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at that age when every man is, experimentally, something of a physician, he was enabled to turn to advantage the little knowledge in the healing art which he had casually picked up; and was sufficiently successful in two or three cases, to convince the simple Indians that report had not exaggerated his medical talents. The only patient that effectually baffled his skill, or rather discouraged any attempt at relief, was an antiquated squaw with a churchyard cough, and one leg in the grave; it being shrunk and rendered useless by a rheumatic affection. This was a case beyond his mark; however, he comforted the old woman with a promise that he would endeavor to procure something to relieve her, at the fort on the Wallah-Wallah, and would bring it on his return; with which assurance her husband was so well satisfied, that he presented the captain with a colt, to be killed as provisions for the journey: a medical fee which was thankfully accepted.

While among these Indians, Captain Bonneville unexpectedly found an owner for the horse which he had purchased from a Root Digger at the Big Wyer. The Indian satisfactorily proved that the horse had been stolen from him some time previous, by some unknown thief. "However," said the consider

ate savage, "you got him in fair trade-you are more in want of horses than I am: keep him; he is yours-he is a good horse; use him well."

Thus, in the continual experience of acts of kindness and generosity, which his destitute condition did not allow him to reciprocate, Captain Bonneville passed some short time among these good people, more and more impressed with the general excellence of their character.

Chapter TV.

Scenery of the Way-lee-way-A Substitute for Tobacco-Sublime Scenery of Snake River-The Garrulous old Chief and his Cousin-A Nez Percé Meeting A Stolen Skin-The Scapegoat DogMysterious Conferences - The Little Chief - His Hospitality-The Captain's Account of the United States-His Healing Skill.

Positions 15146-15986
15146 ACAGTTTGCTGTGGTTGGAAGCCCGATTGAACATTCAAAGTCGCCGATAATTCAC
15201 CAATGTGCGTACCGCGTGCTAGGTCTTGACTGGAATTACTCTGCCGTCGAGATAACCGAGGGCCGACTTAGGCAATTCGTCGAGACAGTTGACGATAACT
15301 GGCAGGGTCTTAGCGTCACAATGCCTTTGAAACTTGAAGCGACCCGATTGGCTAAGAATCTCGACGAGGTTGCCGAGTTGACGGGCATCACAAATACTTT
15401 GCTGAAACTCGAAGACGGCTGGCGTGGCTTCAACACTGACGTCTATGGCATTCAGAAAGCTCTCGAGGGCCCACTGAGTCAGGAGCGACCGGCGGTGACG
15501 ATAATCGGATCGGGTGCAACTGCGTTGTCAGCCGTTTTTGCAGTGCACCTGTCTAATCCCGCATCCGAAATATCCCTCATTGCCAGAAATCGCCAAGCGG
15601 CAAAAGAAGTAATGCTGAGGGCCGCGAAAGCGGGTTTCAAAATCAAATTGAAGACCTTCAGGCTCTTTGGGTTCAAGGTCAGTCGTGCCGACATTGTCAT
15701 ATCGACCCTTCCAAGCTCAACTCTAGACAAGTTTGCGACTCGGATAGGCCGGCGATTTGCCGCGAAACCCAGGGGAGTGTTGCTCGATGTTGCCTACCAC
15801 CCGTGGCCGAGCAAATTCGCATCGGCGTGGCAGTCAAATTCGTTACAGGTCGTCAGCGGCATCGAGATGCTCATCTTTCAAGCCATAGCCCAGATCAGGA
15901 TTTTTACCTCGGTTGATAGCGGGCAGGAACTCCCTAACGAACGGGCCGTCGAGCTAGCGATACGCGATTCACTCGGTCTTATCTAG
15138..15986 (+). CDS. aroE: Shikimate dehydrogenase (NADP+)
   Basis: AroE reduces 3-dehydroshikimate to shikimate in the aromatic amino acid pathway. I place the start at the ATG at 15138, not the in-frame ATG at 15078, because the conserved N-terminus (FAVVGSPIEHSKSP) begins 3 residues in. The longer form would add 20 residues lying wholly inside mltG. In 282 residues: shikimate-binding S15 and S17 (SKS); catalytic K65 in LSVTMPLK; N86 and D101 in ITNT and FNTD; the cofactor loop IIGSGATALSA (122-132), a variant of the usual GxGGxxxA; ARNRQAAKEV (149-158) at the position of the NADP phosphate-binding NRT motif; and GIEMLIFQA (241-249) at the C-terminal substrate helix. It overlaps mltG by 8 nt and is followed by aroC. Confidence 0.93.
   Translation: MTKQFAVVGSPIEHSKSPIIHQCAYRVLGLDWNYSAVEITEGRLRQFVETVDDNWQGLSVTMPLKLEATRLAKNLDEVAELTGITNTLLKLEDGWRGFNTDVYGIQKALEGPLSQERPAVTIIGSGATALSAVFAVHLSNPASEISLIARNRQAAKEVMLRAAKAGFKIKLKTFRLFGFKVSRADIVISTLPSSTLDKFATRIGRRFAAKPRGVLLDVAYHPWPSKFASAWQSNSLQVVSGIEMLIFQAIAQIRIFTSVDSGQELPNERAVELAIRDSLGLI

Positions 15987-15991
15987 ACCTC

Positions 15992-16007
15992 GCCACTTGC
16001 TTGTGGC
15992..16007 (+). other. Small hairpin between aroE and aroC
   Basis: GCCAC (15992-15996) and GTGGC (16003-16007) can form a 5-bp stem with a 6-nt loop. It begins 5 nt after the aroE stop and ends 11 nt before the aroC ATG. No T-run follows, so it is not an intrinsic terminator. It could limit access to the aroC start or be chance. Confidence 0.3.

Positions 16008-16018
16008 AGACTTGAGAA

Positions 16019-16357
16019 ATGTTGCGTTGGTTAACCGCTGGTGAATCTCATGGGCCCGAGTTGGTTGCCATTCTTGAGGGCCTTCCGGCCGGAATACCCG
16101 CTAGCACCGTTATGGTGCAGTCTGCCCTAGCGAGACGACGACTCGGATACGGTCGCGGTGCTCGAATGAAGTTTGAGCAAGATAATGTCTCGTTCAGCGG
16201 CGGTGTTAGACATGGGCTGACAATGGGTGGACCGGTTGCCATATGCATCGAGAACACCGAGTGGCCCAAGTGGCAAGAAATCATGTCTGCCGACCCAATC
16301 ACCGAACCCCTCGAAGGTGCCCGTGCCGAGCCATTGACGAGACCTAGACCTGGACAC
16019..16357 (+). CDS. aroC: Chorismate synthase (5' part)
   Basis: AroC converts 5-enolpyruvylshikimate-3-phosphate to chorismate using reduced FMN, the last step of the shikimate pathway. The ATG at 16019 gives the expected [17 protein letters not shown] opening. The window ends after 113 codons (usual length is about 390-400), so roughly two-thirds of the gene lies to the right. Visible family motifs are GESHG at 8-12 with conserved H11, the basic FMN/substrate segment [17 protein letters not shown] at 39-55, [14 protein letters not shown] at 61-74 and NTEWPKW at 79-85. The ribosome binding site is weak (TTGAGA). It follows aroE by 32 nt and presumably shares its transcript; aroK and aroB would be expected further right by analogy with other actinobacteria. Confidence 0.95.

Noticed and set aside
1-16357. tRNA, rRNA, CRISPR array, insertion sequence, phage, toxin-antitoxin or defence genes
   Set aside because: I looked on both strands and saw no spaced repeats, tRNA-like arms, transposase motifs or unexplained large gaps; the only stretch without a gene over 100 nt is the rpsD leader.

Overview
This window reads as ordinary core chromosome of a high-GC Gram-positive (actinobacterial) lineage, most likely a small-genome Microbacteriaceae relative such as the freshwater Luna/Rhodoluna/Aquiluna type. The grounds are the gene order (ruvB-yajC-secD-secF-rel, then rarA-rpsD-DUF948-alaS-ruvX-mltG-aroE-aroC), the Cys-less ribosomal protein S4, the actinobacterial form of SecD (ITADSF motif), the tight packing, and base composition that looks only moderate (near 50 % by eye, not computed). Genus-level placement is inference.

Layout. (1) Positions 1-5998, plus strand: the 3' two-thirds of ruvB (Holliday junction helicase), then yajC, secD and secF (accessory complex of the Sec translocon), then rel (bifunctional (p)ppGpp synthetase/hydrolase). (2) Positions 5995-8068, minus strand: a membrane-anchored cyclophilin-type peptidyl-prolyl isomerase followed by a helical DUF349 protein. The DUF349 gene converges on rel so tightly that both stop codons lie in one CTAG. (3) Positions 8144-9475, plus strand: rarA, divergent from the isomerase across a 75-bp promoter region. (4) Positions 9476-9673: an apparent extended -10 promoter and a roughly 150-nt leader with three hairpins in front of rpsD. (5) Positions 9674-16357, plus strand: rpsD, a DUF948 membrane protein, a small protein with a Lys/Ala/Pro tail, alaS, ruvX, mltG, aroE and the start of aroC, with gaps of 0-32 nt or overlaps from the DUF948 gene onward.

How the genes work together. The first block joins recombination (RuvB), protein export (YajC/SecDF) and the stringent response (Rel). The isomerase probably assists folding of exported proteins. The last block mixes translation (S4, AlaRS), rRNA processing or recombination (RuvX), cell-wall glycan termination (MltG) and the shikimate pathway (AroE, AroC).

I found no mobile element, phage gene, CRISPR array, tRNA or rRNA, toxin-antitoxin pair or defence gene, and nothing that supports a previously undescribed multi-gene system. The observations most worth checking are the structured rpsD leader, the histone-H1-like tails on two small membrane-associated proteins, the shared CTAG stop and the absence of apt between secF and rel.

N resuming his journey, Captain Bonneville was conducted by the same Nez Percé guide, whose knowledge of the country was important in choosing the routes and resting places. He also continued to be accompanied by the worthy old chief with the hard name, who seemed bent upon doing the honors of the country, and introducing him to every branch of his tribe. The Way-lee-way, down the banks of which Captain Bonneville and his companions were now travelling, is a considerable stream winding through a succession of bold and beautiful scenes. Sometimes the landscape towered into bold and mountain

ous heights that partook of sublimity; at other times, it stretched along the water-side in fresh smiling meadows, and graceful undulating valleys.

Frequently in their route they encountered small parties of the Nez Percés, with whom they invariably stopped to shake hands; and who, generally, evinced great curiosity concerning them and their adventures; a curiosity which never failed to be thoroughly satisfied by the replies of the worthy Yo-mus-ro-y-e-cut, who kindly took upon himself to be spokesman of the party.

The incessant smoking of pipes incident to the long talks of this excellent, but somewhat garrulous old chief, at length exhausted all his stock of tobacco, so that he had no longer a whiff with which to regale his white companions. In this emergency, he cut up the stem of his pipe into fine shavings, which he mixed with certain herbs, and thus manufactured a temporary succedaneum, to enable him to accompany his long colloquies and harangues with the customary fragrant cloud.

If the scenery of the Way-lee-way had charmed the travellers with its mingled amenity and grandeur, that which broke upon them on once more reaching Snake River, filled them with admiration and astonishment. At times

the river was overhung by dark and stupendous rocks, rising like gigantic walls and battlements; these would be rent by wide and yawning chasms, that seemed to speak of past convulsions of nature. Sometimes the river was of a glassy smoothness and placidity; at other times it roared along in impetuous rapids and foaming cascades. Here the rocks were piled in the most fantastic crags and precipices; and in another place, they were succeeded by delightful valleys carpeted with green-sward. The whole of this wild and varied scenery was dominated by immense mountains rearing their distant peaks into the clouds. "The grandeur and originality of the views presented on every side," says Captain Bonneville, "beggar both the pencil and the pen. Nothing we had ever gazed upon in any other region could for a moment compare in wild majesty and impressive sternness, with the series of scenes which here at every turn astonished our senses, and filled us with awe and delight."

Indeed, from all that we can gather from the journal before us, and the accounts of other travellers, who passed through these regions in the memorable enterprise of Astoria, we are inclined to think that Snake River must be one of the most remarkable for varied and striking scenery of all the rivers of this continent. From

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